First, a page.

Fife Creamery, the leading Scottish supplier of speciality chilled foods, reported a “very successful” 2015.
Turnover was up 5% at £24.8 million and pre-tax profit rose 7.75% to £1.085m at the Kirkcaldy-based firm.
Managing director David Simpson said the directors expect the performance in the 12 months to September 2015 to be maintained in the next financial year.
The directors considered the financial position of the family firm in Randolph Place to be satisfactory, with assets exceeding liabilities by almost £350,000.
The year had seen the company invest just over £1 million in a warehouse extension and freezer using cash reserves and a further £250,000 bank loan.
“This has significantly increased the warehousing capacity and customer offering,” he added.
Formed 59 years ago by John Simpson, David’s grandfather, Fife Creamery supplies the Scottish market with an extensive range of chilled foods.
With 131 employees and 25 temperature-controlled vehicles, it has grown into one of the U.K.’s major stockists of chilled foods supplied from its £2 million 30,000 square feet custom-built depot.
It has over 2,500 chilled food lines held in readiness for next day deliveries, and a supply chain link to manufacturers working at the highest level in the food industry.
Its customers include restaurants and hotels, sandwich and takeaway vendors, contract caterers, the NHS, further education colleges, visitor attractions, travel and hospitality outlets, coffee shops, delicatessens and convenience stores.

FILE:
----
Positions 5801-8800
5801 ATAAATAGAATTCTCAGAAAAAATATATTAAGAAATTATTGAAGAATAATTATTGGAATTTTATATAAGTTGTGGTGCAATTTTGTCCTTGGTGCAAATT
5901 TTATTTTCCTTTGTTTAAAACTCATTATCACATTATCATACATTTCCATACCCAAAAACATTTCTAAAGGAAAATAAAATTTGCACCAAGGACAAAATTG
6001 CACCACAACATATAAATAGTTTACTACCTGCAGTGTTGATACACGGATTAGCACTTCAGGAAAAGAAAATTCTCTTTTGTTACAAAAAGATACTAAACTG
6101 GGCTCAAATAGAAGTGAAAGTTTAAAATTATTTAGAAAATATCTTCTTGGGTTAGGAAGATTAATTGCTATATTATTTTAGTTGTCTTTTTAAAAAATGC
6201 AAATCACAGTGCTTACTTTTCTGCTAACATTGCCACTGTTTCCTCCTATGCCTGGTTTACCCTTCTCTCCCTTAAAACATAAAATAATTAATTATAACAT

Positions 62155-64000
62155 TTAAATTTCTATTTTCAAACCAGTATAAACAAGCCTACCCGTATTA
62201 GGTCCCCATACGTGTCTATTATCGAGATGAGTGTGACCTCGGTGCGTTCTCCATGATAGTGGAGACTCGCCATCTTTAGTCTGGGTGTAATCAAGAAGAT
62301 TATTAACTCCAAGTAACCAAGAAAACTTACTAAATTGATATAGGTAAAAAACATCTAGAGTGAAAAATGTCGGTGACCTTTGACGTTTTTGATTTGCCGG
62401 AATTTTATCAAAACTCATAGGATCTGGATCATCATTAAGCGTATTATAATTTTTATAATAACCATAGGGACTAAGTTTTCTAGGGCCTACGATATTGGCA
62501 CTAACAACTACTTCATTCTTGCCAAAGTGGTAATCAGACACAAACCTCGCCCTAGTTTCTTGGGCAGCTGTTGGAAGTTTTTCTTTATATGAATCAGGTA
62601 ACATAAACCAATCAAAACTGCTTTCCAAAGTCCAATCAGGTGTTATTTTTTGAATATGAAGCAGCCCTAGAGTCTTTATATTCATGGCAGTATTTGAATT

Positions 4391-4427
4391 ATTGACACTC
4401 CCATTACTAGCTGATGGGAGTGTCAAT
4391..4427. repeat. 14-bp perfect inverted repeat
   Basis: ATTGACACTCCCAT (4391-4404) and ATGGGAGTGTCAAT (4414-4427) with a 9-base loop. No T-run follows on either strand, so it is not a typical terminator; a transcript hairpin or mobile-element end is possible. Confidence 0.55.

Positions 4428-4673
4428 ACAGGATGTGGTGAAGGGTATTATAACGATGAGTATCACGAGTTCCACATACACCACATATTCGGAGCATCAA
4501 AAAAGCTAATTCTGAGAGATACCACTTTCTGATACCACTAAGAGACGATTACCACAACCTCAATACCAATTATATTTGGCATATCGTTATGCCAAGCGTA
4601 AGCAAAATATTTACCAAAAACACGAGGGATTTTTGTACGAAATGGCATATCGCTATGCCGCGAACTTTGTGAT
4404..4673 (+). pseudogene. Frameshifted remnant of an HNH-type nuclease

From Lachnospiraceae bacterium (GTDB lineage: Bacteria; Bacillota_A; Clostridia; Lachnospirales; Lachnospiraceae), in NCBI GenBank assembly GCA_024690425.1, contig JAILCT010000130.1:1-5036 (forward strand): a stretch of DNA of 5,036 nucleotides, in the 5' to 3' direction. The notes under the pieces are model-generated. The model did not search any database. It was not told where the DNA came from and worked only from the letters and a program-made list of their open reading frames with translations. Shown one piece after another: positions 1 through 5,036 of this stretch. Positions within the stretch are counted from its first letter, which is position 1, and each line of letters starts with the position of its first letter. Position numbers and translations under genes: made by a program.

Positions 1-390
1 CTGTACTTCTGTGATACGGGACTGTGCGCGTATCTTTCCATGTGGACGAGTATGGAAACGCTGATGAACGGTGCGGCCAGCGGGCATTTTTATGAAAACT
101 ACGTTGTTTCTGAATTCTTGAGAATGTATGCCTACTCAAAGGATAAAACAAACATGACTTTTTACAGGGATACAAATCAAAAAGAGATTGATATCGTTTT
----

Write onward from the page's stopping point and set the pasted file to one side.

In 2013 it joined forces with Scotmid Food – Scotland’s largest independent co-operative with 194 stores – to bring more local produce to shoppers in a move that created 12 new posts
The Scotmid deal introduced the chain’s shoppers to products from Fife including DipNation dips, which are made on a farm near Leven.
The 2015 report added that HMRC is inquiring into the Employee Benefit Trust (EBT) set up by Fife Creamery in 2008.
The directors have formed the view, after taking advice, that legal precedent is in its favour and it will be concluded that no additional tax liabilities will arise in respect of EBT contributions
An EBT can be established in the UK or offshore by a company to hold cash and other assets, often shares, to provide benefit to employees and their families for the purpose of attracting and retaining quality staff.